"A good number of the prisoners became catatonic and most realized it was all over when they reached this state," Robertson said. Prisoners often wasted away. Some elected for suicide, taunting guards to shoot them.
Despite these insufferable conditions, prisoners on both sides coped as best they could. Inmates at Johnson's Island prison in Lake Erie formed a YMCA, a debating society, and a thespian troupe to pass the time. When snow was present, some even held snowball fights. At some prisons, such as those in the Richmond area, prisoners published their own newspapers and established libraries. Prisoners whiled away days at a stretch with games like chess, cards, and backgammon.
At Andersonville, inmates formed societies and ethnic neighborhoods. A polyglot of languages could be heard throughout the camp. German, Swedish, and Norwegian prisoners often conversed in their own tongues. In prison neighborhoods, barter systems developed as tradesmen and merchants sold primitive trade goods.
Escape Among Pastimes
Of all the pastimes, perhaps none was as popular as prison escape, or at least the thought of it. Some attempts were elaborate. POWs often feigned sickness or sometimes death in the hope that they would be carried outside the stockade walls and left for dead. Once outside, prisoners would simply walk away. At Camp Douglas in Illinois, inmates darkened their skin with charcoal and walked out with the black servants. The ruse was attempted so many times that wardens abolished the use of African Americans as prison labor.
Tunneling was, by far, the most widespread method of escape. In one of the most famous prison breaks, known as the "Great Yankee Tunnel," 109 Union prisoners crawled to freedom from Libby Prison in Richmond, Virginia, after digging a 60-foot (18-meter) tunnel with clam shells and case knives. (However, as many as half were later recaptured.)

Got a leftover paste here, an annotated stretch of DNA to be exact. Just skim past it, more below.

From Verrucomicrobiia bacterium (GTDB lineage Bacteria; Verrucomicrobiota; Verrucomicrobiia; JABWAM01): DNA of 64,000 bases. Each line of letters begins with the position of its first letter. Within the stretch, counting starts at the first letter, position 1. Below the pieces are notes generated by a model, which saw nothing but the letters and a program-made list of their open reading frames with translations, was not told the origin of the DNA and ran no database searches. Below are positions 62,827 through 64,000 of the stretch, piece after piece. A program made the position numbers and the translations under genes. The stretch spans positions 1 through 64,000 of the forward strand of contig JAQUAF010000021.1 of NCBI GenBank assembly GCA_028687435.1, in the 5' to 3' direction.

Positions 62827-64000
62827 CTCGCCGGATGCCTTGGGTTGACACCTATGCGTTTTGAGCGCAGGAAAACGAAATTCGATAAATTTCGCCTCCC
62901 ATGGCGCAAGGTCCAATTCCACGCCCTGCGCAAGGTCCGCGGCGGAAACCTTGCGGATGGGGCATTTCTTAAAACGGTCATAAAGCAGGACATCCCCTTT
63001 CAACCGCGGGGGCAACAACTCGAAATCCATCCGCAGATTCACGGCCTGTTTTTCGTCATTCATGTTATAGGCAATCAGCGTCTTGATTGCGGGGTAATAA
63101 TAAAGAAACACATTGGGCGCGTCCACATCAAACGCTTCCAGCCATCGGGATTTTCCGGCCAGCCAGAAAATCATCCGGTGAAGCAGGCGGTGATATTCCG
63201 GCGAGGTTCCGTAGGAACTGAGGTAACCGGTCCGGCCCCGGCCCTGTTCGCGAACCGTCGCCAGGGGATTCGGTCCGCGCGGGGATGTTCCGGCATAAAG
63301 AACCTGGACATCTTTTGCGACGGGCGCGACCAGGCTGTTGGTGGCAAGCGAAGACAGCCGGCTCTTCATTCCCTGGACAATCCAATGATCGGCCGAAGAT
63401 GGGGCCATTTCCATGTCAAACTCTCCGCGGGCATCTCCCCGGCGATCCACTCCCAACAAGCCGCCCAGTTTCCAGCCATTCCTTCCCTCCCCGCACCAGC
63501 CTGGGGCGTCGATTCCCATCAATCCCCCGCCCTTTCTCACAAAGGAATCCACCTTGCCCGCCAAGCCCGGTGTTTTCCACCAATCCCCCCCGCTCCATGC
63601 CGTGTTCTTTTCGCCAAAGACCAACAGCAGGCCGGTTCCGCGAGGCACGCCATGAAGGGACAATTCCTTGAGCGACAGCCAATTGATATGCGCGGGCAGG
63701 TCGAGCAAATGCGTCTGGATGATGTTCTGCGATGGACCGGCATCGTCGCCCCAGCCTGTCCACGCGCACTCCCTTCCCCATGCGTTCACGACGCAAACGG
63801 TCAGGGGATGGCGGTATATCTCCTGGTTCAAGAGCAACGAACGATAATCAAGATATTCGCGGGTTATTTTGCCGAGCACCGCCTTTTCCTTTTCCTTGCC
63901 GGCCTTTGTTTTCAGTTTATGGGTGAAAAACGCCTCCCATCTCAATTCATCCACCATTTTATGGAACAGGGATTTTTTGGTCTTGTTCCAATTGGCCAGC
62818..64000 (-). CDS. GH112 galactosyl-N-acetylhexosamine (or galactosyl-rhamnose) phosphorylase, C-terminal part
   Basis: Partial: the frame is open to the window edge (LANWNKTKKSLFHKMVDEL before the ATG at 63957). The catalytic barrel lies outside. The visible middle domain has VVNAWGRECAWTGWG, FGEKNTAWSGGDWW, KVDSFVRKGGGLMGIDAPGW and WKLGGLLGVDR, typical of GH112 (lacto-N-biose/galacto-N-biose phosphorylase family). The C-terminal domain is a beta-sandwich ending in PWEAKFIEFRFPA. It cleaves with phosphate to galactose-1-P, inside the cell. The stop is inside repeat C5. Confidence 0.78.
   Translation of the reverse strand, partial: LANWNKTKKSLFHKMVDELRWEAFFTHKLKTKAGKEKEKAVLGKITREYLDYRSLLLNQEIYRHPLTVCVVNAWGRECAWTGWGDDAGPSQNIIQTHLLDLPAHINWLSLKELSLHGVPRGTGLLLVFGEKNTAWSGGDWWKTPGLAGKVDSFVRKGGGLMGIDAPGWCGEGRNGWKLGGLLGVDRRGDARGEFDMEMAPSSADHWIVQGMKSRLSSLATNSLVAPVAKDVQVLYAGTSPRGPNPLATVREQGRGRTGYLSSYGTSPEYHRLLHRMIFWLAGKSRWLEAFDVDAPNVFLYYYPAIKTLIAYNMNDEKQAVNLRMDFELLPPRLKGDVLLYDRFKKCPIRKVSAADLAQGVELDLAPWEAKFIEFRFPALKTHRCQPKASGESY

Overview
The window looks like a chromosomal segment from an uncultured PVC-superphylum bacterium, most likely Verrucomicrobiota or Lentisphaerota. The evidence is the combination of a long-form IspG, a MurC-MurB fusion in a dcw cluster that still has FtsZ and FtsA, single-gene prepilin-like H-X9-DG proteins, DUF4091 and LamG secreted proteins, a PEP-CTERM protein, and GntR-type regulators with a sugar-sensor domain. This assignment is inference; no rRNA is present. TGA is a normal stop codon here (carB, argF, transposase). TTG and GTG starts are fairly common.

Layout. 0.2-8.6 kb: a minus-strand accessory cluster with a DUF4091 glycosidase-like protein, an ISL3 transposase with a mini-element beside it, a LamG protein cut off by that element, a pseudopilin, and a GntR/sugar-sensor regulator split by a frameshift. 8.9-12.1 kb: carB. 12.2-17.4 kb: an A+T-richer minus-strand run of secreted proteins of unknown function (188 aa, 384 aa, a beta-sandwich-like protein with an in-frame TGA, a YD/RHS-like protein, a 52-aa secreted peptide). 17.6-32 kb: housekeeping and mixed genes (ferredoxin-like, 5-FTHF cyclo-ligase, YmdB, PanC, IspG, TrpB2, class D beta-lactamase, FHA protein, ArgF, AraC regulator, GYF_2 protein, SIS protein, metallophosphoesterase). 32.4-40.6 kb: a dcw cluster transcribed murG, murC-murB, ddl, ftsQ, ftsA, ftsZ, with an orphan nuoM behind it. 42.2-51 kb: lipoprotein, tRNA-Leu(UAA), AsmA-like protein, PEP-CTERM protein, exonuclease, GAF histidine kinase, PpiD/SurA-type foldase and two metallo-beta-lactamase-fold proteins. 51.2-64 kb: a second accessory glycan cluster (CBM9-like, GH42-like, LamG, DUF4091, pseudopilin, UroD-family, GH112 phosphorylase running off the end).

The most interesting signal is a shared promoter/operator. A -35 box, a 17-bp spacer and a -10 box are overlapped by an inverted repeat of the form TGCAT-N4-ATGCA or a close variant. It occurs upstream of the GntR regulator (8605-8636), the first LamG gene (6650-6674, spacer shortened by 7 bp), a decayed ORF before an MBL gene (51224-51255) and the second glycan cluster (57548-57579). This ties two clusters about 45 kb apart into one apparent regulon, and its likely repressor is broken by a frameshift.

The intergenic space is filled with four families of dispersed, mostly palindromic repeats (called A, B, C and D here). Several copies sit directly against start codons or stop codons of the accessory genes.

Escape attempts continued throughout the war. But the majority of them failed. Prisoners unlucky enough to be caught were punished severely. Penalties included hard labor, hanging by the thumbs, and other forms of torture. Despite such threats, Union and Confederate POWs continued their attempts to break free.
Some civilians in the North and South were appalled by the treatment of war prisoners. Despite their protests, neither army relented to improve conditions. Only the war's end stopped the suffering of inmates.
A Union propaganda campaign following the war decried the dire conditions of Confederate prisons, while ignoring its own. According to James McPherson, a history professor at Princeton University, the sole person executed for war crimes was Major Henry Wirz, the Confederate commandant of Andersonville.
"This subject [prisons] is still a very, very hot issue today, which explains why so little scholarship has been done," said Robertson.
Over time, the cruel legacy of Civil War prisons on both sides has been revealed. The healing process for all Americans continues with every generation. It is the understanding and the benchmark of suffering set during the Civil War that continues to shape our perspective on modern day wars.
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